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Burrowing Owl

Athene cunicularia


19 - 28cm

51 - 61cm

140 - 240g

6 - 9 yrs





The burrowing owl is a small owl found in grasslands and deserts across the Americas. True to their name, they live in burrows and - unlike most owls - become active during the day. They have developed long legs built for sprinting across open landscapes, although they can still fly when hunting.

Least Concern




The head and upperparts are brown with white spotting, whilst the underparts are the opposite. They also have white eyebrow-like markings on the face as well as a band across chin, whereas the facial disc itself is rather squashed. Supposedly, the male plumage is lighter as they spend more time outside in the sun, thereby bleaching the feathers.

What Does it Look Like?


What Does it Sound Like?


Despite being capable of a wide variety of sounds, they are only somewhat vocal, with the two-note “cu-cuhooh” call of the male – which is often likened to a quail - being the most commonly heard. However, they are also capable of a harsh hissing designed to imitate the warning sound of a rattlesnake, which is generally used by the young to deter predators.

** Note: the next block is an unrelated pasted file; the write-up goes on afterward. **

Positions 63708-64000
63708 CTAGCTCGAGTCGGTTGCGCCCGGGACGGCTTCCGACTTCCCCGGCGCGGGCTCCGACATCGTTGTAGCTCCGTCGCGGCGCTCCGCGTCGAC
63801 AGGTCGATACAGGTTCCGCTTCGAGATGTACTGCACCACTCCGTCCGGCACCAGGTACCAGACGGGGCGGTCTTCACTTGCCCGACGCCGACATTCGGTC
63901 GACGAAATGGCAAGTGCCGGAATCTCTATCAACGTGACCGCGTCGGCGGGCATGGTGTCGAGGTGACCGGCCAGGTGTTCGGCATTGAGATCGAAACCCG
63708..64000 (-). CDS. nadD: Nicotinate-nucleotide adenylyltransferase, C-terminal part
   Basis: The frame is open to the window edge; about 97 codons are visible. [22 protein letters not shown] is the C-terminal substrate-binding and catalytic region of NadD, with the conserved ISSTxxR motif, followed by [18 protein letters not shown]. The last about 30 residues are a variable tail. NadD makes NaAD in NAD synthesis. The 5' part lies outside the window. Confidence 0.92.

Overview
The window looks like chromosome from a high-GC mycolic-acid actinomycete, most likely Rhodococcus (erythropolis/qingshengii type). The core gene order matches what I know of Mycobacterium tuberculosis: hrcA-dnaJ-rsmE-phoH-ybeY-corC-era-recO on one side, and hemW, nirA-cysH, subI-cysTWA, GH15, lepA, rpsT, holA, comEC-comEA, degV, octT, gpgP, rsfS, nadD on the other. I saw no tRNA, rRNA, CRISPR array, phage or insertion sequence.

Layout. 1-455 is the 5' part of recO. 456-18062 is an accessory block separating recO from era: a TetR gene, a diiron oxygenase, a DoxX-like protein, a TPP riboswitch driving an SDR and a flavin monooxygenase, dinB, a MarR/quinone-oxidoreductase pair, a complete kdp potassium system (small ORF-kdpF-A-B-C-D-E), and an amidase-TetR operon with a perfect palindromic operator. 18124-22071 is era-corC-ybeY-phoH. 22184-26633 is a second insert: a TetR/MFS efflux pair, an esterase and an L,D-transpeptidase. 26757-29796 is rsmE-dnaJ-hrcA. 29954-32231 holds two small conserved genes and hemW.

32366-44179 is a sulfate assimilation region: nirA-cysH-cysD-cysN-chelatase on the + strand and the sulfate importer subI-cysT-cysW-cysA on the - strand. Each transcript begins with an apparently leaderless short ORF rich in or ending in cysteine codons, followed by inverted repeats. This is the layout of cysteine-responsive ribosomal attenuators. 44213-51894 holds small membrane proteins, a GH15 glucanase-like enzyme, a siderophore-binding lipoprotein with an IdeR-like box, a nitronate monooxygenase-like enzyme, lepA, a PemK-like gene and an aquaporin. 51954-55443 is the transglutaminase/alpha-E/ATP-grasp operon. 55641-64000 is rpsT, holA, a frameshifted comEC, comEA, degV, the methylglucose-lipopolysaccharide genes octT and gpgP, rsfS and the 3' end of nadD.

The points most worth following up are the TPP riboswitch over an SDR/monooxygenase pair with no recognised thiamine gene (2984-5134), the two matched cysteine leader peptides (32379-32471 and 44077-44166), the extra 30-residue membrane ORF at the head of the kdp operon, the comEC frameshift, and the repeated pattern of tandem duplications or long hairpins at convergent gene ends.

They chase prey down on their long legs. Termites appear to be a favourite, along with other invertebrates such as crickets, beetles, millipedes and spiders. It will also catch small rodents such as the vesper mouse and occasionally feeds on geckos, frogs or birds. Notably, they also eat the fruits of various cacti, which is unusual for an owl.

What Does it Eat?


Where Does it Nest?


They tend to reuse the burrows of prairie dogs, but can also dig their own. The nest is then lined with readily available material such as cattle dung, which also attracts insects to eat. A clutch of 4-12 eggs is laid and incubated for 4 weeks, and after a further 4 weeks the chicks are able to fly a short distance and eventually leave the nest.


They are known to breed in the southern tips of the US but are otherwise found broadly across Central and South America from Mexico through to Guatemala and then to Brazil, Patagonia and Tierra del Fuego. They prefer open, temperate grasslands, but also live in shrubland, savannah and semi-deserts, although they avoid venturing out in the midday heat.

Where Does it Live?


What is its Status?


Studies suggest their numbers are decreasing, but this reflects only the US figures, which are the minority. No official data exists for the South American population but, bizarrely, deforestation around the Amazon rainforest actually benefits burrowing owls due to the creation of open habitats. Similarly, they are also found increasingly on golf courses and at airports.

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